In cold climates, vents must be protected from freezing. Condensation can collect on the inside of the pipe. In cold climates this condensation can turn into ice. As the ice grows the vent becomes blocked and useless. By making the increase 1 ft it helps protect the pipe from freezing.

2) The codes state that the diameter of the vent stack cannot exceed the diameter of the waste stack to which it connects. What is the purpose of this rule?

This one I just don't know. Taking a guess I would think it would be for too much draft and noise whistle noise. Just not sure

3) With this next question, I am not interested in hearing that it is a ridiculous waste of resources (I have my reasons) - I just want to know if it will be allowed by code and if it will cause any problems with the intended function of the waste/ventilation system. I am building a 6000 sq. ft. one story home. The main waste line has been installed and is 4" diameter. All fixture vents will be 2" and will be dry vents extending up into the attic. My plans have always been to tie all 2" vents at one end of the house together into a 4" double sanitary tee. This will be accomplished in the attic by tying individual 2" vents into a 3" vent which will then be tied into one inlet of the 4" tee. A couple of the single 2" vents will be directly tied into the other 2 inlets of the tee. A 4" pipe will exit the roof. This setup will occur at each end of the house. Therefore, two 4" vent pipes will exit the roof. Is this setup allowed? Yes

Will it cause any problems? No Is it possible to have too much ventilation? No[/quote]
 

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Discussion Starter · #7 ·
THANKS to everyone for their quick and intelligent answers! This is indeed a GREAT site! I have read a lot about plumbing for about a year now but recently found these items through a Google search for something else and was beginning to wonder if I was totally lost. By the way, I have a licensed plumber who is going to inspect everything and is the one who installed the in-slab plumbing.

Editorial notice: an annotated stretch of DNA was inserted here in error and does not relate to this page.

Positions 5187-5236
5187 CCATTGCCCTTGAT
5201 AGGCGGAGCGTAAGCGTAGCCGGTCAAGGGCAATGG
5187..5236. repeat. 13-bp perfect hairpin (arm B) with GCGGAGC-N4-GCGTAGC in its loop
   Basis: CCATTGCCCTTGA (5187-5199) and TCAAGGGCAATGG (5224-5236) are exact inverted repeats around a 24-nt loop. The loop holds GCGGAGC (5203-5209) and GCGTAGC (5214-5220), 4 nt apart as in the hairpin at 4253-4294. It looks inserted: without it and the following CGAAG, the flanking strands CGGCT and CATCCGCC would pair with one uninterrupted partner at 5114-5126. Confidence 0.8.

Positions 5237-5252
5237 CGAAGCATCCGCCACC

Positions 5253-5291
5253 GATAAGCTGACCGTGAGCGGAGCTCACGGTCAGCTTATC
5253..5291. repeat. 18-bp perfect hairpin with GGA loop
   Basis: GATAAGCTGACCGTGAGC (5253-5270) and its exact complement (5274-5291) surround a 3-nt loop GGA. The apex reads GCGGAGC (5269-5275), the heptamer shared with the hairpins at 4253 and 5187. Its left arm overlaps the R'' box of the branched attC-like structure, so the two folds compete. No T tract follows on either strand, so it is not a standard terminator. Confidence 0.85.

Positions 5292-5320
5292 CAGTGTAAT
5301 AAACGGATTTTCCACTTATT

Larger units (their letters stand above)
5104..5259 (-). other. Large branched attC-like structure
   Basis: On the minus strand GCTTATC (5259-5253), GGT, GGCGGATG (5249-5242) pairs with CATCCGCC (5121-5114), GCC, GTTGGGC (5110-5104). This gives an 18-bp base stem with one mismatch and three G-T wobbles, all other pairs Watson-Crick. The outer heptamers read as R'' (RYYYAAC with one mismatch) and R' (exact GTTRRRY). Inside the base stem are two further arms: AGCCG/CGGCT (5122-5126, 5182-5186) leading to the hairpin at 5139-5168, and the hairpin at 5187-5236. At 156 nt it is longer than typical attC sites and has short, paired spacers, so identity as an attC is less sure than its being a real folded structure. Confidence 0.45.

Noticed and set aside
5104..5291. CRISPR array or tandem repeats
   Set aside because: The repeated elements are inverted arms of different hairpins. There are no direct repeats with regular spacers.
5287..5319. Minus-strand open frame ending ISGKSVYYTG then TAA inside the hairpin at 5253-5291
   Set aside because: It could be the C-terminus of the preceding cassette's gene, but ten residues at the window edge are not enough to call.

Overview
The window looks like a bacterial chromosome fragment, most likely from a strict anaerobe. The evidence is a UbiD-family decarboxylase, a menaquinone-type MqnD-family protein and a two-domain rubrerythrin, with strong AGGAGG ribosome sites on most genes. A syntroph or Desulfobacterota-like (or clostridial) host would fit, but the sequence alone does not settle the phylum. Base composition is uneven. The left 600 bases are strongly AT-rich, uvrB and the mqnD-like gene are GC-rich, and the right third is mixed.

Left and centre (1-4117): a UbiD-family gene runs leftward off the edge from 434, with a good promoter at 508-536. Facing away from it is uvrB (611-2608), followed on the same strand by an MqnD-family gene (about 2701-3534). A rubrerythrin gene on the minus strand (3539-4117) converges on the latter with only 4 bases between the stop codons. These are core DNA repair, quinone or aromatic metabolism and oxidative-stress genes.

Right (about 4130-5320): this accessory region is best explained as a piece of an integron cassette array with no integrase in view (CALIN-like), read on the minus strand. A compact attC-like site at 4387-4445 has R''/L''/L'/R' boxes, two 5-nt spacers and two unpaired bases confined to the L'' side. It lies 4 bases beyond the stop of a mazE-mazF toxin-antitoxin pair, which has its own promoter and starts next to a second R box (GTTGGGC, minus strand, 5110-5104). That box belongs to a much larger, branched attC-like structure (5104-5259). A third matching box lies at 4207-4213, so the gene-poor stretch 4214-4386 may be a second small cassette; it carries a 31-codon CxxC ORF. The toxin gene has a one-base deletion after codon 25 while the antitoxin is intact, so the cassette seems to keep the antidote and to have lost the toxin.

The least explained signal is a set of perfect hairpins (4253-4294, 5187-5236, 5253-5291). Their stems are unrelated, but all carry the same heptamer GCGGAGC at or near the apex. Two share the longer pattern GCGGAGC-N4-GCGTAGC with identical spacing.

If anyone else wants to add anything, feel free to do so.
 

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2) The codes state that the diameter of the vent stack cannot exceed the diameter of the waste stack to which it connects. What is the purpose of this rule?




If you increase the size of the vent over the soil service line, you can end up with auto siphon action, this would happen on windy days, the air rushing over the vent creates a vacuum in the system this would cause this action and could pull the traps dry. This is why you cannot go over.
 

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The siphon thing makes sense: if water has to travel faster to move the same volume through a narrower tube the same would be true for air. I heard another plausible explanation: If a foreign object enteres a 3" stack from the roof, theoretically it should continue to fall through the system as it continued through the same 3" tube or a bigger 4" tube and be washed through the soil line like anything else. If a foreign object falls into a 4" stack from the roof, it may be big enough to lodge it's self when the diameter decreases to a smaller 3", killing the vent.
 

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The Standard Plumbing Code.
There's no such thing. UPC is probably most common, but there are others, and multitudes of varying rules by locality. I built my own house a couple of years ago. It is plumbed per IRC 2003, which addresses differently than the UPC. All of my vents are tied together, and only the 4-inch waste stack penetrates the roof. It's a log house with a metal roof, and I didn't want to see a bunch of vent pipes sticking out of it.
 

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If I had to guess (assuming that it came out of a codebook, but i've never heard it before either) #2 would be to prevent "cheating" the cross-sectional area rule.

Other than that, I see no mechanical reason why or why not, aside from having to cut a bigger hole in your roof with a bigger pipe going through it. But hey, if you want to try and find a 12" roof jack, be my guest. :jester:
 

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Discussion Starter · #13 ·